Utilizing the Power Blocking Scheme
The Power play and scheme is a play run at every level of football. The power play is also a very adaptable play and is an easy way to outnumber the defense at the point of attack.
The four variations of power I will focus on for this post are the following:
- 2 Back power
- QB Power
- Dash Read
- Speed Option
#1. The 2 Back Power
The Basic 2-Back Power play looks like this:
The 2 back power play shown above is run strong side against a “4-3 over” front. The power play is great against the 4-3, but is also very good against all defenses to the strong and weak sides. That is why you see the play run by so many teams at all levels.
In the case above, you have double team with the front side guard and the front side tackle at the point of attack. Whenever we double team, we teach our guys the “4 hands, 4 Eyes” rule. This rule implies that both the guard and the Tackle have their 4 hands on the down guy being double teamed, but also have their 4 eyes on the linebacker.
4 Hands, 4 Eyes Rule
- Utilizing this rule, if the backer tries to run through the A Gap, the Guard will come off the double team and take him. The tackle will continue on the down guy.
- If the backer tries to scrape over the top, the Tackle will come off the double team and take him while the Guard continues blocking the down linemen. This is why getting hip to hip on the double team is so important.
- Coaching point – This is why getting hip to hip is so important on the double team. It not only makes the double team difficult to split, but it also allows the guard to seal the down guy to the inside in the case of an LB scraping overtop.
The Tight End has a clean track to seal off Middle Line Backer, but will take the first guy to cross his path on the way to the MLB. For example, if Sam Line Backer fills hard and gets into the TE’s path, the TE will go ahead and wash him down and the pulling guard will get the MLB once he pulls through the hole.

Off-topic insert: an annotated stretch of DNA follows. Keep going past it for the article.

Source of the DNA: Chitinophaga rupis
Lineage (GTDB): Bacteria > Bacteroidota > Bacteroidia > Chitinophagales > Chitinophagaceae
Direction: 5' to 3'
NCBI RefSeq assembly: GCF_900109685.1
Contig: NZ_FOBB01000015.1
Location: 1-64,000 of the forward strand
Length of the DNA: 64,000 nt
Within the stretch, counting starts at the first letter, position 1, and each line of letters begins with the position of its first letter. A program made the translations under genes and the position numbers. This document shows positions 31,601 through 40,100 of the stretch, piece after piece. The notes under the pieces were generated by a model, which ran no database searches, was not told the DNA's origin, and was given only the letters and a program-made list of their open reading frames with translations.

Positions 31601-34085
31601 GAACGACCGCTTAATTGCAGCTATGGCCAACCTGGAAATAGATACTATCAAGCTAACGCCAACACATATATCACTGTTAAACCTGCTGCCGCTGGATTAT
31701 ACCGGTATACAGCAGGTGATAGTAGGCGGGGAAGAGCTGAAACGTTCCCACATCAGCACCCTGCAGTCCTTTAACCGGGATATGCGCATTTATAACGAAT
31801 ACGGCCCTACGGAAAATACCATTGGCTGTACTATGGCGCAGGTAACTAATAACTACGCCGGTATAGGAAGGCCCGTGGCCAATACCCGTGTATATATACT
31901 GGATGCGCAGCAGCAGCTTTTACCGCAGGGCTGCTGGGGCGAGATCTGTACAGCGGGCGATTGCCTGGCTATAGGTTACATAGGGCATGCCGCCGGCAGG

The Back side guard is pulling play side around the double team with his eyes inside looking for the linebacker. He pulls with his eyes inside and up field looking to come as tight to the double teams as possible to prevent a width seam.
The Back side tackle "seals to center" looking for anybody trying to run through the b-gap to the a-gap.
When running the 2 back power, you have the ability to hold a backside End or backside #3 by reading him with the QB. If the backside end, “closes and chases, the QB will pull and replace” where he left and get what he can get. You must be careful with this because teams will play games with the backside end and linebacker and change who is responsible for the QB pull. Coaches can figure this out by film study or during the game, have the coach in the box focus on this when the play is being run.
The main focus of the power scheme is the End Man on the Line of Scrimmage (EMLOS) or 1st man outside the T/TE that we want to kick out or read. He will be the focal point for the power variations in this post. In the two back set above, the EMLOS will be kicked out by the front side running back. Depending upon your personnel, this can be a nightmare if you have a smallish back trying to block a stud DE. There are ways to alter the blocking scheme for this, but for the sake of this discussion our back can block the DE.